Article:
Mental health is an increasing challenge for Canadians, with one-in-five Canadians experiencing mental illness each year. Researchers and entrepreneurs in Surrey are playing a critical role in this battle against mental health disorders as the City’s large and diverse population and collaborative culture between government, academia, and the local health authority are attracting world-class talent into its health technology cluster and transforming Surrey into a hotbed for new mental health innovation technologies.
SFU Surrey’s eBrain Centre is one example of collaboration at work, bringing together stakeholders including university, hospital, health policy makers, industry, and community, to focus research and discovery on creating solutions for real-world problems. The first of its kind in Canada, the Centre is led by Dr. Faranak Farzan, the Chair of SFU’s Technology Innovations for Youth Addiction and Mental Health and attracting research talent from around the world. Through this Centre, Dr. Farzan is looking to provide alternative treatments for addiction and mental health in youth. According to Dr. Farzan, “Current medications for mental illnesses are either not effective in a large minority of youth or have side effects and this is in part because they were created for adults. This begs the question; can we come up with innovative ways of diagnosis and treatments tailored for this population?”
The eBrain Centre’s neuromodulation program, soon to be located at Surrey Memorial Hospital, is one of these treatments and uses FDA-approved transcranial magnetic stimulation as a non-invasive alternative to medication by targeting treatment to specific parts of the brain. The program has recently received $250,000 of federal funding to equip it with the latest, state-of-the-art equipment, which will enable trials with youth in depression, possibly with concurrent addiction problems. “The work we do with digital technology and neurotechnology is giving us increased understanding about the different brain patterns involved in mental health. It is helping people understand that mental health is physical health,” explains Dr. Farzan.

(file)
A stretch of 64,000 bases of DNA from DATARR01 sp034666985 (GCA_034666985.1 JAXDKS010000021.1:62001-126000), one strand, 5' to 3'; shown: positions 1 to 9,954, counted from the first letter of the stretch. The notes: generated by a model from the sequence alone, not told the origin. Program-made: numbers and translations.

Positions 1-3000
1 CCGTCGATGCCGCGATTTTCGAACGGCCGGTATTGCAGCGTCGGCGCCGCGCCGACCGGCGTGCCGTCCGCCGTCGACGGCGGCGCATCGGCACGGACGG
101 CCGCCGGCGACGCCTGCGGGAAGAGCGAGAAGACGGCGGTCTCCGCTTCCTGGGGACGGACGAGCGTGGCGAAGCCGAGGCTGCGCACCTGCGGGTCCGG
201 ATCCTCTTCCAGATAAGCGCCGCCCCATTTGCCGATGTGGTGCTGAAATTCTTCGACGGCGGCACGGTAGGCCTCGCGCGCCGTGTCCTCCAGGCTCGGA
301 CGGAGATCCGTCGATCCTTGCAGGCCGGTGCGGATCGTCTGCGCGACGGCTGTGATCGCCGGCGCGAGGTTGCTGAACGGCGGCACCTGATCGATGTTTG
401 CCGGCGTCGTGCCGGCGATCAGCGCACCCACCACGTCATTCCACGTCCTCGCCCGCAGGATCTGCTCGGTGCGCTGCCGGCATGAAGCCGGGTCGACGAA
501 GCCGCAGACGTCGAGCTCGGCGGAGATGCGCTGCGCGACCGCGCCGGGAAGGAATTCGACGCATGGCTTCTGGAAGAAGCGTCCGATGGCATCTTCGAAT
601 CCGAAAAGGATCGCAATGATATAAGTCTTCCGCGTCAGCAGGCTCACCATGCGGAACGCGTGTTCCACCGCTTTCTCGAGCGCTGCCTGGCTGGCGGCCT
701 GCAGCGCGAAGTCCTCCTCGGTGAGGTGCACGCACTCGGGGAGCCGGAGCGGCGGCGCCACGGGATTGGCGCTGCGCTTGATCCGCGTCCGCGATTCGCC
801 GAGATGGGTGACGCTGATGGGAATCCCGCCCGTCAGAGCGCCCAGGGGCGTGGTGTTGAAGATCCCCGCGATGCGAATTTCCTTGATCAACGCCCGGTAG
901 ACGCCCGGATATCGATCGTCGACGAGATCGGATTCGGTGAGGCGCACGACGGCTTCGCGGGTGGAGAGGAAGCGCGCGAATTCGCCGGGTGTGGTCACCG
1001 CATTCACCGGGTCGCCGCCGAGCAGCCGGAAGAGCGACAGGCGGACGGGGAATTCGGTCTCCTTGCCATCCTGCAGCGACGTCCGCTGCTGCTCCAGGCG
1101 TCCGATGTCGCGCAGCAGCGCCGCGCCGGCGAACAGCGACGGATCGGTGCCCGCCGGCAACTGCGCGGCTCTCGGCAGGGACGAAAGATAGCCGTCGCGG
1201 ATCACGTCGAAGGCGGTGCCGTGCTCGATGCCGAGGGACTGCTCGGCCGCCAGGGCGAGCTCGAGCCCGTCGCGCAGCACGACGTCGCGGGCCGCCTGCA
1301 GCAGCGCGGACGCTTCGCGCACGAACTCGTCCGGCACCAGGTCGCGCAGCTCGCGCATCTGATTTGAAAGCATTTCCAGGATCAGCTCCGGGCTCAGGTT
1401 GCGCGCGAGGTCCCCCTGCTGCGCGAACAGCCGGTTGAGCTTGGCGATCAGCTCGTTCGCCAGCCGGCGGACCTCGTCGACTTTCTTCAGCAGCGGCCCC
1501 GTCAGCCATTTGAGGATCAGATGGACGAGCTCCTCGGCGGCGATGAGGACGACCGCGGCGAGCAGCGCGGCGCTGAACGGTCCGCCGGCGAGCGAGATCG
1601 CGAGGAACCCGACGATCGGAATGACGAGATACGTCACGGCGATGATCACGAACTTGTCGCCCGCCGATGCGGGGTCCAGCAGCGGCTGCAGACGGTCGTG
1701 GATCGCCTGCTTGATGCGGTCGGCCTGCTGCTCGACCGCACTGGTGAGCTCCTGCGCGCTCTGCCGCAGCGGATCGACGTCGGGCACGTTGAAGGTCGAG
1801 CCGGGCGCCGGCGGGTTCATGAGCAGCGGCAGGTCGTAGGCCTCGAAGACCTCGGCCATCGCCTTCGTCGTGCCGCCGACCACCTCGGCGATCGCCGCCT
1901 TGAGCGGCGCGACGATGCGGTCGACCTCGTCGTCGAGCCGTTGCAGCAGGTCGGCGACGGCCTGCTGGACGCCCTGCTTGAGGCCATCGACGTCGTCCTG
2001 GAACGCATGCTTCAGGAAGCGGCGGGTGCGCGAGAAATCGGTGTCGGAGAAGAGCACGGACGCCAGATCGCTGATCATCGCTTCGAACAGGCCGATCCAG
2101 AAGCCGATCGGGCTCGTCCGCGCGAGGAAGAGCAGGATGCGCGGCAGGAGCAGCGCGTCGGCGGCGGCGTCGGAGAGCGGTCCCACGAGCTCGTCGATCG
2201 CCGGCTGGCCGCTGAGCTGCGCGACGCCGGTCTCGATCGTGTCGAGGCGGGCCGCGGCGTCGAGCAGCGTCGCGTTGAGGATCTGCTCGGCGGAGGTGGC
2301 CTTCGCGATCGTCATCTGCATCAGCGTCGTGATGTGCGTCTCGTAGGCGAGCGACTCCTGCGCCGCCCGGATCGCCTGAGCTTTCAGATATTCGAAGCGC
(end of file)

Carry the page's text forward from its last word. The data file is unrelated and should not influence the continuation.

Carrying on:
Partnering with the John Volken Academy, a long-term addiction treatment centre, the eBrain Centre is also testing and validating an application that will exercise and strengthen a person’s cognitive control network in the brain, which is the network involved in impulsivity. This application is designed to help people who know they want to get over their addiction, but cannot because of their impulses. Concurrent to this, they are working on combining several areas of research, such as artificial intelligence and biosensor technology, to discover ways of predicting relapse probability in people who are in the addiction recovery process.
Innovation Boulevard is another example of successful health technology collaboration between the City of Surrey, Simon Fraser University, and the Fraser Health Authority, and it is paving the way for introducing innovative technologies into BC’s largest health care system. MindfulGarden, one of their member companies, has created an interactive digital health platform to interact with patient voice and gestures in order to de-escalate anxiety and aggression in delirium and dementia patients. This technology calms patients without the use of drugs or restraints, allowing treatment to begin sooner, which ultimately results in a decrease in hospitalization time.
Wellin5, another Innovation Boulevard mental health start-up, takes their solution to the internet, offering access to online counselling services securely and conveniently. These sessions can be done through video, email, and soon text as well.
These are just a few of the mental health success stories budding in Surrey’s health technology sector. If you have a health technology innovation you would like to jumpstart in Surrey or would like to connect to our innovation ecosystem, connect with us at firstname.lastname@example.org.